“Daring duck of mystery, champion of right …” If you don’t remember the actual series, you probably still have the theme song lodged in your memory. But there’s more to Tad Stone’s crime-fighting comedy Darkwing Duck than a catchy tune. Originally thought of as a Duck Tales spin-off, since it shares some characters and a similar design aesthetic (it was debunked by creator Tad Stones in 2016, stating that Darkwing exists in a parallel universe), Darkwing Duck was an essential part of both the Disney Afternoon syndicated programming block and Disney’s slab of animated Saturday morning cartoons – and now it has a permanent home on Disney+. (Fun fact: it was originally set to star Launchpad as a James Bond-style secret agent, based in part on the DuckTales episode “Double-O Duck,” but they ran into legal trouble with the Broccoli family and quickly changed course.) Darkwing Duck holds up surprisingly well, with its mixture of warm, fuzzy family stuff (embodied by Darkwing’s alter ego Drake Mallard’s relationship with plucky orphan Gosalyn and right hand man Launchpad) and dynamic, oversized super-heroics (the show has a great array of villains). At the time, Disney Animation Studio was firing on all cylinders, with top-notch satellites all over the world, and you can see (and feel) that quality in the relentlessly entertaining Darkwing Duck. – Drew Taylor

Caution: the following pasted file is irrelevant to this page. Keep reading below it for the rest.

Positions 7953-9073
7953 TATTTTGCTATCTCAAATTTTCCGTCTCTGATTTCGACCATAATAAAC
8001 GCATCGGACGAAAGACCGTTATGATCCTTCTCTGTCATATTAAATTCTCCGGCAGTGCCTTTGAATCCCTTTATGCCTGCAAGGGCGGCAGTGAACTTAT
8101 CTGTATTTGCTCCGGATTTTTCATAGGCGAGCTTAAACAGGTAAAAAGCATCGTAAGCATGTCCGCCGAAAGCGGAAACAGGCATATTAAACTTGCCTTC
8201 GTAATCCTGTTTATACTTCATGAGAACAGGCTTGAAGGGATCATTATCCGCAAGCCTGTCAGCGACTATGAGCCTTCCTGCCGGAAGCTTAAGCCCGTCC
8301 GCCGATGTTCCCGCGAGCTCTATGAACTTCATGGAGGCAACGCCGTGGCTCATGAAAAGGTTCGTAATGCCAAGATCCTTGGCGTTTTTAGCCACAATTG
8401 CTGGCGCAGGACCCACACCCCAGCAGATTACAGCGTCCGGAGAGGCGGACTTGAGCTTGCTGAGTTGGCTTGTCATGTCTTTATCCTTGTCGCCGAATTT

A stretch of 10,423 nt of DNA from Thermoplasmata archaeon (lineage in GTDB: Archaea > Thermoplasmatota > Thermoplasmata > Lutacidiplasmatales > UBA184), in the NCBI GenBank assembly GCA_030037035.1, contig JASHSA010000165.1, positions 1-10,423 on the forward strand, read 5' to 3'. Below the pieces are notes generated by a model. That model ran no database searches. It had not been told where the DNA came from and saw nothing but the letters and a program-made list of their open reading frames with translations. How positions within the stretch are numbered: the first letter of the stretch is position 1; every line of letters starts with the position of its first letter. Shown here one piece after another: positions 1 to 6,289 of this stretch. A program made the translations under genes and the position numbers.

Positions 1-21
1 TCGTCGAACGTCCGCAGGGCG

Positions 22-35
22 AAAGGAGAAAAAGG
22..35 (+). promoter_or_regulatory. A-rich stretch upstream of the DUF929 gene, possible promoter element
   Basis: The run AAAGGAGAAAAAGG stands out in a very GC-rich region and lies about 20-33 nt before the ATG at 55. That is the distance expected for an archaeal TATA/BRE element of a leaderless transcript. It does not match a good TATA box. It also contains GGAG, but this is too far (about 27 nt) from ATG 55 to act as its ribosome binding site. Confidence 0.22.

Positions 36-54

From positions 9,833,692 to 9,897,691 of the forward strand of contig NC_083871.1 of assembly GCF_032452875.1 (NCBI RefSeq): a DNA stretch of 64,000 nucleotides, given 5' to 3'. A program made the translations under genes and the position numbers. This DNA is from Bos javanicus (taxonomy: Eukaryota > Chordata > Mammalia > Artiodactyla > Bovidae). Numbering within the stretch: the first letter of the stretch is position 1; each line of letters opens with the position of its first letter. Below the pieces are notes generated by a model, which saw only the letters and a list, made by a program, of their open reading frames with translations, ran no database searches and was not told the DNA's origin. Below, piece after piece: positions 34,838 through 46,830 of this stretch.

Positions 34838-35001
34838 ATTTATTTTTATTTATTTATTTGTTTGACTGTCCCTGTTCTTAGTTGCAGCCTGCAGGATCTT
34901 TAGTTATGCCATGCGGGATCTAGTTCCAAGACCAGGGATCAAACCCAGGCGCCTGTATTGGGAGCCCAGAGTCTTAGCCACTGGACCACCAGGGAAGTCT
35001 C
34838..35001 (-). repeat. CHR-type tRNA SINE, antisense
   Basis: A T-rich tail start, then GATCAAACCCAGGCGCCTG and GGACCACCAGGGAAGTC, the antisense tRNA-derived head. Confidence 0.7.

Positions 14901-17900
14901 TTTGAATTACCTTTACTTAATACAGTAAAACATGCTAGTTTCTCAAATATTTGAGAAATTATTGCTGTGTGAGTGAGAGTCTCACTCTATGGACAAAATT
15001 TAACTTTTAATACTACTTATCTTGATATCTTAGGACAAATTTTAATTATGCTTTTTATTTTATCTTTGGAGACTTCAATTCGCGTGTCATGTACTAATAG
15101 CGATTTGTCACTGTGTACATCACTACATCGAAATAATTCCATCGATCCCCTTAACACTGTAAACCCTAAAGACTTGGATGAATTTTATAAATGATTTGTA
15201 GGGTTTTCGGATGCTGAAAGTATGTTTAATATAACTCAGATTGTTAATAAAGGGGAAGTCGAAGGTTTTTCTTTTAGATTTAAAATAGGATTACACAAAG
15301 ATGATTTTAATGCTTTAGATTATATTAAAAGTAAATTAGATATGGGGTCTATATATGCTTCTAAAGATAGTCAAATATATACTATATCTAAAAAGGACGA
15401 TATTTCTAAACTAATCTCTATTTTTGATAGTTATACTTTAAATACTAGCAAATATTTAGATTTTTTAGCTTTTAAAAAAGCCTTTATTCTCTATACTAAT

Gargoyles

Image via Disney

You’ll never look at rooftop gargoyles the same way after watching Gargoyles. The mythology at the heart of the story centers on the title characters: stone gargoyles by day, defenders of the innocent at night. The group of gliding gargantuans, led by Goliath, have a contentious relationship with humans that stretches back more than 1,000 years and continues into the present day. These relics of the past, from a world of “superstition and the sword”, find themselves flung into our modern era where science, technology, and advanced weaponry make their very existence even more perilous.

This surprisingly dark and dramatic Disney show was on par with Batman: The Animated Series back in the ’90s, and remains solid even today. It’s developed sort of a cult following thanks to its memorable characters, Shakespearean thematic material, and powerful performances from voice actors like Keith David, Salli Richardson-Whitfield, Ed Asner, Jonathan Frakes, and Marina Sirtis, among many others. It’s impressive that the original idea, created by a committee of sorts, still holds up among the best of the best animated series today. — Dave Trumbore

The Owl House

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Image via Disney